PANAMA CITY BEACH, Fla. (WMBB) — The need for more lifeguards along Panama City Beach is continuing and as the vacation season approaches, that need increases.
This year, the Fire Department is taking over the lifeguard program.
The Beach Safety program is a compilation of the fire department, police department beach patrol, and parks and recreation’s lifeguards.
On Thursday morning during the council meeting, Chief Larry Couch gave the council and citizens an update to where the program is now.
The sands of PCB have had lifeguards since the 1970s and one person who has seen it grow from the very beginning is councilman Paul Casto.
“My first job with Panama City Beach, I was a lifeguard and we have come a long way. We didn’t have any flag warning systems, or ay jet skis or any of the life-saving devices we have today. We didn’t have the people back then that we have today but we still had undertow and still had drownings,” Casto said.
Now as a city leader, Casto says the next step to making sure visitors and residents stay safe in the water is education.
“Trying to improve the public info about the undertow. A lot of people are not familiar with it, they don’t understand it. They don’t understand how dangerous it is when we do have a double red flag day and we’re just continuing to get that message out,” he said.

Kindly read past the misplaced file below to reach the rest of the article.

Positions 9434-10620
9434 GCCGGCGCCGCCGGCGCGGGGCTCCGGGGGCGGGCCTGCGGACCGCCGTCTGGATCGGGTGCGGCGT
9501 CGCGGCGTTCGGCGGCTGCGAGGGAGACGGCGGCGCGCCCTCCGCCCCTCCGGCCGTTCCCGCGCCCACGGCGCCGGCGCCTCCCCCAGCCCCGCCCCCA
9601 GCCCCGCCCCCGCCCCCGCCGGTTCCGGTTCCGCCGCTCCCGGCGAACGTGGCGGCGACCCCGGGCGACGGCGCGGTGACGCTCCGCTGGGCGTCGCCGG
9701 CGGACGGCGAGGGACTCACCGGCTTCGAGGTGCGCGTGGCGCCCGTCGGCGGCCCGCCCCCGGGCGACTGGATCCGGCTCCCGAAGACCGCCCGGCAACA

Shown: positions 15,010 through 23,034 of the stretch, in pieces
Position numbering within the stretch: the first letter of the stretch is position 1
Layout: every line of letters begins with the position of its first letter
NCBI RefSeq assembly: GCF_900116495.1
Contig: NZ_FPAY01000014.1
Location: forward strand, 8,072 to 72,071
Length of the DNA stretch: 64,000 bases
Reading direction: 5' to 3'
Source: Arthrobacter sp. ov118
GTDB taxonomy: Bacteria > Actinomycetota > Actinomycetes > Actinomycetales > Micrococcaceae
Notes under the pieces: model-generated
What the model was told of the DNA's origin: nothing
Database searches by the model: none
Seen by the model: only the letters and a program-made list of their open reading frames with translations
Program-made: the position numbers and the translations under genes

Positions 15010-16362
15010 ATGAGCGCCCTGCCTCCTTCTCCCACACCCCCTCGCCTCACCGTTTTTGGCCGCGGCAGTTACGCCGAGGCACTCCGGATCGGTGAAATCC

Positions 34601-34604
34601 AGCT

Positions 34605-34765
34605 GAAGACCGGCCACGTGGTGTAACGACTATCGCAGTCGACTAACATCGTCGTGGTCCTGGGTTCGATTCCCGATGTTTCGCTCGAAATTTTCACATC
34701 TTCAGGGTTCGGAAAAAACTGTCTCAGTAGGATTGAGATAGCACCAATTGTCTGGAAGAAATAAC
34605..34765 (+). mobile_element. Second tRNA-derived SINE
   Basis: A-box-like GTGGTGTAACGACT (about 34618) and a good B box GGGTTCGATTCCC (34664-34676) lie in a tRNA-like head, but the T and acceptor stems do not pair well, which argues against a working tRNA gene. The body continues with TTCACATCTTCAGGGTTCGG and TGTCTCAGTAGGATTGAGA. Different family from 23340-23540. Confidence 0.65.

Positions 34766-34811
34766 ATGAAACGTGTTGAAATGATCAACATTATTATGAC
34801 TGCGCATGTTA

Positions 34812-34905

Chief Couch says now that his department is over the lifeguard program, education and patrol will be improved.
“The police department and the parks did a great job but they were confined to one area with the parks and then they had three people roving so the city has given us the opportunity to grow the program with more staff, that’s where the difference will be,” he said.
He says their challenge is hiring employees for the upcoming season.
“Most of them are basically seasonal employees. We need more people out there on the beach instructing folks to get out of the water on red flag days and to educate them why, why we’re asking them not to get in the water when it’s double red flags or even if it’s red flags and it’s a rip current in a certain area.”
They are currently looking for eight more lifeguards and actually bumped up the pay to $15 per hour.
“The plan is to try to add five lifeguards each year for the next five years and as the city keeps going, we may need to add more,” Couch said.
No matter the year or circumstance though, Couch says the goal is always the same; keep people safe and alive.
“We’re going to be out there and put as many people on the sand as we can. That is our goal.”